As I’ve said, I started getting much more engrossed when I reached Book 2. Then somewhere around the middle of the book, I became completely hooked and could not put the book down (except to sleep because I’m an adult and I have to work and blah—but I was late the next morning because I HAD TO FINISH BEFORE WORK I COULD NOT WAIT UNTIL 5:30 ARE YOU KIDDING). As with many great fantasy novels, Nevernight needed time to build up the world, the plot, and the characters, but once that’s in place, holy shit is it an amazing ride.

gif it's time morgana
Though I’ve marked this book young adult, I really think it can go either way. As was the case with The Lotus War books, Nevernight could very well find a home on the shelves of an ambitious teen reader, but the content is definitively mature. Adult readers who spurn YA could pick this up, read the whole thing, and never guess that they may or may not have been the intended audience. I say an ambitious teen reader solely because I think the somewhat antiquated writing style could put off some younger readers, though tbh it’s not like adult readers necessarily have palates more suited to that. Basically, this book is for anyone old enough to take in the words. It’s less gruesome than A Clockwork Orange, certainly, which I read as a young teen, but not heaps less gruesome.

Since I know I’m surrounded by YA readers in my bookish corner of the internet, I have a comparison for you. You know that scene in Crown of Midnight where Celaena snaps and goes on an assassin murder rampage and is basically wading in the blood and bodies of her enemies? Most of this book is like that. On several occasions, the characters literally do bathe in blood, so yeah. For those who didn’t like the Throne of Glass series because the assassin was not assassin-y enough, Nevernight is most assuredly the book for you.

It gave me great delight to tag Nevernight as a boarding school book, because it sort of is. Mia, whose father was sentenced to death for being a traitor to his country, searches for vengeance. Much like Arya Stark, she plans to kill the men involved in the plot to take down her father. To this end, she trains in her home city. Once he has taught her all he can, he sends Mia to find the Red Church, which worships the goddess of Night and Death and basically is Assassin Church.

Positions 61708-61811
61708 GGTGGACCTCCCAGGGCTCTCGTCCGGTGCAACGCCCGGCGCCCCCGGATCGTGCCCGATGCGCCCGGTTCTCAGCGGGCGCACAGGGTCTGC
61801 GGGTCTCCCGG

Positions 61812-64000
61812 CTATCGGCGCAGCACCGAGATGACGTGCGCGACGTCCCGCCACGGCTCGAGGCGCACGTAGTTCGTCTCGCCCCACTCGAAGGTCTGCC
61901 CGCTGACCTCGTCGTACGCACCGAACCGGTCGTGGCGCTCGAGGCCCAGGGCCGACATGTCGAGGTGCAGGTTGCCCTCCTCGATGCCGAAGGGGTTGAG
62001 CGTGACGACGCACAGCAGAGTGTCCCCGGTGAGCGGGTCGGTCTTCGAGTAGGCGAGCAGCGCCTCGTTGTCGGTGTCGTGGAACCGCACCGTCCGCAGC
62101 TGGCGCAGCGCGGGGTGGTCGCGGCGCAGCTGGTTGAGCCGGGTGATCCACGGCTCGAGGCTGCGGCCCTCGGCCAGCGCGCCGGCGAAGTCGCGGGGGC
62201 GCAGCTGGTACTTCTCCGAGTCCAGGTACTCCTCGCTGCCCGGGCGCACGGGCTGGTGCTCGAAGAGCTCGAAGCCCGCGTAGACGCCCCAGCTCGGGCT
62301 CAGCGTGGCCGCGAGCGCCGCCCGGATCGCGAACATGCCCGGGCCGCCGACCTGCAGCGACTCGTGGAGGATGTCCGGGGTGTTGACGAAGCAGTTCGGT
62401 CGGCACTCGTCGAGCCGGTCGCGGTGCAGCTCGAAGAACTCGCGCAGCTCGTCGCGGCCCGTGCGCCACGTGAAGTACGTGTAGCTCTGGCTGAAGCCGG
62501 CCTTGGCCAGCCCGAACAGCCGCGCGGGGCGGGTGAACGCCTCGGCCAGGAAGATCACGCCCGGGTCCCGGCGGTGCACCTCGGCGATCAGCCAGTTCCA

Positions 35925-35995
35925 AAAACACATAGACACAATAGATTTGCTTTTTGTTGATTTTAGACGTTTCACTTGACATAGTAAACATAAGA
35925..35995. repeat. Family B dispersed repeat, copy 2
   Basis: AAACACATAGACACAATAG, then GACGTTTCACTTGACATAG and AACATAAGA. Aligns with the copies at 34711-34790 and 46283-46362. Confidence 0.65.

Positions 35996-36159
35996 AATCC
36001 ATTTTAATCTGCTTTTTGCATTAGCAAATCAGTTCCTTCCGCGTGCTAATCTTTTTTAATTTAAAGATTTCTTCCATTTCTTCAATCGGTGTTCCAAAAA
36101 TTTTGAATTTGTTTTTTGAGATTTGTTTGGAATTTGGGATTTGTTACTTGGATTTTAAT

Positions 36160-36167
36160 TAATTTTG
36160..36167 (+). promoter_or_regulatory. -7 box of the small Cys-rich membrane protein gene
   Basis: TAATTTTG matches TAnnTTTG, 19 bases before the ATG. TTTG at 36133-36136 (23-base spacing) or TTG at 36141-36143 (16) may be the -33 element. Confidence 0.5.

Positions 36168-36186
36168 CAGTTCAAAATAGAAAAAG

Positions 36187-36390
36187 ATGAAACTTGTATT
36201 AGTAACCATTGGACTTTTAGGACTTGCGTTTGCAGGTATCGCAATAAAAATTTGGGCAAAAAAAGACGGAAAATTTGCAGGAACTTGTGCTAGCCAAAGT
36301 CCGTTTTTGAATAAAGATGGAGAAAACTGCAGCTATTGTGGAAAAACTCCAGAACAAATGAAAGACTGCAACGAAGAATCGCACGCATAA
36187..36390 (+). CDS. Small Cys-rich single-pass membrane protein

gif someday i'm going to kill you arya got
Nevernight consists of Mia’s assassin training at what is sort of like murder Hogwarts. Murderwarts. A couple of the teachers even remind me heavily of Severus Snape. Another, the Masks Shahiid, simply has to be Inara from Firefly teaching the art of seduction. The school and students are vicious. The school actually kills a bunch of the students with their tests, which is even worse than Hogwarts’ record.

Brutal as the school is, though, it is, fascinatingly, the happiest Mia has been since her childhood, since her father’s death. On her way to the school, Mia was hard and, over the course of her time at the school, she softens. Oh, she also becomes more skilled in the arts of murder and kills bunches of people, don’t worry about that. However, she also has friends and cares in a way the rest of them find rather strange. Mia goes from this inscrutable badass bitch to a badass bitch with a marshmallow center, deep under the layers of steel and blood. It’s amazing how likable she becomes, even while slaughtering.

gif inara firefly you didn't see it coming
Despite knowing Kristoff’s penchant for murdering off characters and doing other nasty things to them, I have to admit I wasn’t prepared for this book. I gasped aloud multiple times when reading this book View Spoiler ». Every single part of me expected that View Spoiler ». And I very much did NOT expect View Spoiler » Way to ruin me emotionally and raise the stakes exponentially once again, Mister Kristoff.

I really did not expect this review to end up so fucking massive but whatever. I had to tell you guys how amazing this book was. There’s a reason Kristoff is one of my favorite authors. If you haven’t read any Kristoff yet, what are you doing with your life?

Favorite Quote:

“The last thing you will ever be is someone’s hero, girl. But you will be a girl heroes fear.”

Tl;dr – Review in a GIFfy:

 gif arya's list got


One response to “Review: Nevernight by Jay Kristoff”

  1. […] the review I linked too in the aforementioned previous post.  But then A Reader of Fictions posted her own review that made it very clear she ranked Nevernight up there with her all-time […]